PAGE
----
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Title: The durability of adhesively bonded aluminium alloy joints : the role of a silane pre-treatment
Author: Porritt, Nigel
ISNI:       0000 0001 3495 2112
Awarding Body: University of Surrey
Current Institution: University of Surrey
Date of Award: 2001
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The use of adhesive bonding as a joining method has been the subject of interest to the aerospace industry over the last 50 years. It is now common place to use adhesive bonding in non-structural applications, however due to the increase in use of composite/metal and composite/composite aero-structures the identification and use of suitable adhesive bonding regimes has become a high priority. Currently one of the most important materials in the aircraft industry is aluminium and its alloys. To obtain strong durable joints some form of surface treatment of the aluminium is necessary. Pre-treatments that are commonly used today involve combinations of etching and anodising. In recent years there has been growing concern over the environmental impact of some of these treatments, particularly those that contain chromates. There is also the increasing pressure to undertake in-situ repair of aircraft structures using techniques not involving toxic, harmful materials or difficult anodising processes. To this end, there has been growing interest in the so-called "green", pre-treatments offered by silane adhesion promoters. The Boeing wedge test was used to identify the optimum durability characteristics for a number of silane process and solution variables. The experimental results indicated that optimum adhesive joint durability was obtained using a silane concentration of 1.0% in distilled water at an acid/alkali adjusted pH of 5.0 and hydrolysed for one hour at 23°C. This coating is then cured at 93°C for 1 hour. Work contained in this thesis has been able to identify the true fracture path associated with joint exposure to hot wet conditions. Joint failure with optimum silane conditions was identified as fracture through the silane inter-phase region, with some indication of microscopic stress assisted hydration of the oxide near the crack. The use of a pre-bonding hydration process in conjunction with the optimum silane pretreatment procedure has shown a marked improvement in the durability characteristics and, has in-fact, bettered the durability characteristics measured on the industry standard PAA and CAA pre-treated joints.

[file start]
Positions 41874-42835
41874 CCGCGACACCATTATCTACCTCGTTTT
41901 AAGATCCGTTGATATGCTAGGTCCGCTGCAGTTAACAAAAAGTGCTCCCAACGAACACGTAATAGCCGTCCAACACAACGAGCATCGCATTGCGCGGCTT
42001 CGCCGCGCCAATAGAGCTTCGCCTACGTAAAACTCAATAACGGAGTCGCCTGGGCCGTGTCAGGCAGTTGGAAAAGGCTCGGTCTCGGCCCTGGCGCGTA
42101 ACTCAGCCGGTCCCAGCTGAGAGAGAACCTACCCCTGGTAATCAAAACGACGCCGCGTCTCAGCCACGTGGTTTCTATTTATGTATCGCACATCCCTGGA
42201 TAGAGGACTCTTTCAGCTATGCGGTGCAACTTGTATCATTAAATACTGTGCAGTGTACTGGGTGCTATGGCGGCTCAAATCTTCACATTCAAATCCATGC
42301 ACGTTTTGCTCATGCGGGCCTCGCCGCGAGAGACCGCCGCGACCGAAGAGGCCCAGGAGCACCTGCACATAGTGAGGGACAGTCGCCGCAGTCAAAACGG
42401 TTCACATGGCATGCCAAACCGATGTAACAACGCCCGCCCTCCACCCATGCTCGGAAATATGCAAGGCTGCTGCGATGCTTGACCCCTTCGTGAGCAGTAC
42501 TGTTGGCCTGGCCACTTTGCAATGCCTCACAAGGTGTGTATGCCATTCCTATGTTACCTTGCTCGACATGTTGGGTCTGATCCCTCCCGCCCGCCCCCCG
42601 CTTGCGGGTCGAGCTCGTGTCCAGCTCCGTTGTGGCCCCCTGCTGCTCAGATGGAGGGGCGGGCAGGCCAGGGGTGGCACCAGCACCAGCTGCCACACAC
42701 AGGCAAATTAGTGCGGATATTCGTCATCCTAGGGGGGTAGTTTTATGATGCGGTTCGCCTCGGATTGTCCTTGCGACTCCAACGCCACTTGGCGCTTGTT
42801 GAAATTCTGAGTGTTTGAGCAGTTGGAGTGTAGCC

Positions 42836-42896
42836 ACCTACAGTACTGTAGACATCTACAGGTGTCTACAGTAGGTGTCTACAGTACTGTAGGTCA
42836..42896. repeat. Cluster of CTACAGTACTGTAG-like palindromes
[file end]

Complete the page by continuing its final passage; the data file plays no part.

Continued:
Supervisor: Not available Sponsor: Not available
Qualification Name: Thesis (Ph.D.) Qualification Level: Doctoral
EThOS ID:  DOI: Not available
Keywords: Bonding